A Most Beautiful Thing (2020) ☆☆☆1/2(3.5/4): Rowing for changes

Documentary film “A Most Beautiful Thing”, which was supposed to be shown at the SXSW Film Festival before it was unfortunately canceled due to the ongoing COVID-19 pandemic, is about a group of African American guys who try to bring changes into their violent Chicago neighborhood in an unlikely way. While they had each own difficult time as coping with their harsh reality, they stick together again nonetheless as remembering that positive experience in their adolescent years, and it is really moving to see how they come to bring some positive influence to not only themselves but also many others around them.

With the narration by Common, who also served as one of the executive producers of the documentary, we are introduced to a bunch of male African Americans, who were all born and grew up in the African American neighborhood area on the west side of Chicago. As they and other interviewees in the documentary tell us, their neighborhood area has been one of the most dangerous areas in Chicago with numerous shooting incidents happening every year, and all of them have more than one shooting incident victim among their family members or friends.

These dudes all attended the same high school together, which happened to be surrounded by the blocks respectively dominated by several different gang groups. For surviving in such a hazardous environment everyday, many of adolescent African American boys in this neighborhood have been pushed to join any of those gang groups, and they are subsequently tumbled into the life of crime and incarceration in addition to contributing to another cycle of misery and violence.

In 1997, these dudes happened to apply for a rowing team which was recently established by a new teacher coming to their school. Although they did not know anything about how to row a boat at first, they eventually came to improve themselves considerably under that teacher and a good coach who helped them a lot despite being ‘borderline racist’, and they soon participated in a series of competitions. Although they were not good enough to beat other teams, they tried hard as much as they could while sticking together with discipline and integrity, and they found themselves relying on each other more than expected – even when they were not training. Even though they did not get much support from others including their families, they felt good about the result of their efforts, and many of them subsequently came to try to bring more changes into their life.

The documentary gradually come to focus more on some of them, each of whom has an interesting life story to tell. Arshay Cooper, who is the most prominent member in the group, tells us about how much he and his siblings were hurt by their mother’s addiction problem, and his mother, who has been sober for years after finally entering a rehabilitation facility, does not deny anything while frankly reminiscing about when she was in the bottom of addiction. Once she was on the road to her recovery, she came to make amends with her children, and it is touching to see her and her son standing together in front of the camera.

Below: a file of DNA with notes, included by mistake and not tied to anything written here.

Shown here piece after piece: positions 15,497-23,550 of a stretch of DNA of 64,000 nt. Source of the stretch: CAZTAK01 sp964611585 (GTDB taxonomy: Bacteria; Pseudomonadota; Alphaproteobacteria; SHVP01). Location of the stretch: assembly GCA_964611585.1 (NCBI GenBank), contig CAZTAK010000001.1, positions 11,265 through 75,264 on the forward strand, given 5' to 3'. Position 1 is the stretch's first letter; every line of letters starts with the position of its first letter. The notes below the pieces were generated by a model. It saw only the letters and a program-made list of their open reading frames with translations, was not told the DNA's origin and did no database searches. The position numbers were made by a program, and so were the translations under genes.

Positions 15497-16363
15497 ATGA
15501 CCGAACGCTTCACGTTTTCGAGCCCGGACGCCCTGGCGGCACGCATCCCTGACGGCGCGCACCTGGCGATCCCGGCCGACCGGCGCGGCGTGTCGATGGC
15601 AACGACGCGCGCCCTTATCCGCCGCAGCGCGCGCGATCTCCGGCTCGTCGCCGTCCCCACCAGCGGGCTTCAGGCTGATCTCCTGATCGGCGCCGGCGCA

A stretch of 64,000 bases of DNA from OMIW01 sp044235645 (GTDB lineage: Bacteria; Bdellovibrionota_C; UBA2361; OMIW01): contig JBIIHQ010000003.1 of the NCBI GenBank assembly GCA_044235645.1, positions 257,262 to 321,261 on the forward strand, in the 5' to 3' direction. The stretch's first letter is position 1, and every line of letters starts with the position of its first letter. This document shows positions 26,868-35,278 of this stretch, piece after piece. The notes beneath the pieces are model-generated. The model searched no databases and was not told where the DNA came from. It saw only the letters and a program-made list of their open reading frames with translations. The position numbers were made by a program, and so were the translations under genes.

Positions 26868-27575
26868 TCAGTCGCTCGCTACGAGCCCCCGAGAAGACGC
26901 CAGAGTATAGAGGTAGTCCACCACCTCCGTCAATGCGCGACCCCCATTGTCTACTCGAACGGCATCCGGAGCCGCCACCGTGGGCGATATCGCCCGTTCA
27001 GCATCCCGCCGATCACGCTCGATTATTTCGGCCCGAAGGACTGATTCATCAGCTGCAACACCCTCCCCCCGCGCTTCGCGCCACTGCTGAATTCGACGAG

In case of Preston Grandberry, he was on the other end of drug problem along with his mother, and he honestly talks about how he assisted her small drug business and then became more active in that criminal business several years later. He eventually spent some time in prison, but he has stayed away from crime since that time, and we later see him having a meeting with Cooper and their old rowing team colleagues at a barbershop where he works.

Discerning that many kids in their neighborhood really need positive influence just like they once did, these guys decide to assemble a rowing team again, and the documentary accordingly shows a series of obligatory training scenes where they try to be as fit and healthy as possible for preparing for the upcoming competition. Although they are not that young anymore, Cooper and his other team members are determined to push themselves a lot, and we soon see them regaining their groove to some degree through many hours of exercise and training.

The most unexpected moment in the documentary comes from when they decide to train along with several folks from the Chicago Police Department. Although the first meeting between these two groups is a bit awkward at first, it does not take much time for these two groups to get to know each other more, and this eventually culminates to a powerful scene where they stick together as one team in the competition.

Although it feels a bit heavy-handed at times especially during what is supposed to be the climactic point of its narrative, the documentary does not lose its human quality at all as steadily rowing along with Cooper and several other key rowing team members including Malcolm Hawkins and Alvin Ross, both of whom experienced pretty harsh cases of parental abuse during their childhood years. When he talks about one of his most difficult moments in the past later in the documentary, Ross cannot help but overwhelmed by bursting emotions, and that is probably the most empathetic moment for us in the documentary.

On the whole, “A Most Beautiful Thing” is a terrific documentary shining with genuine feel-good moments, and what director/writer/producer Mary Mazzio earnestly achieves here in the documentary takes me back to Steve James’ “Hoop Dreams” (1994) and “The Interrupters” (2011). Like these two memorable documentaries, “A Most Beautiful Thing” presents its plain but undeniably memorable human figures with care, respect, and empathy, and it is surely one of better documentaries I saw this year.

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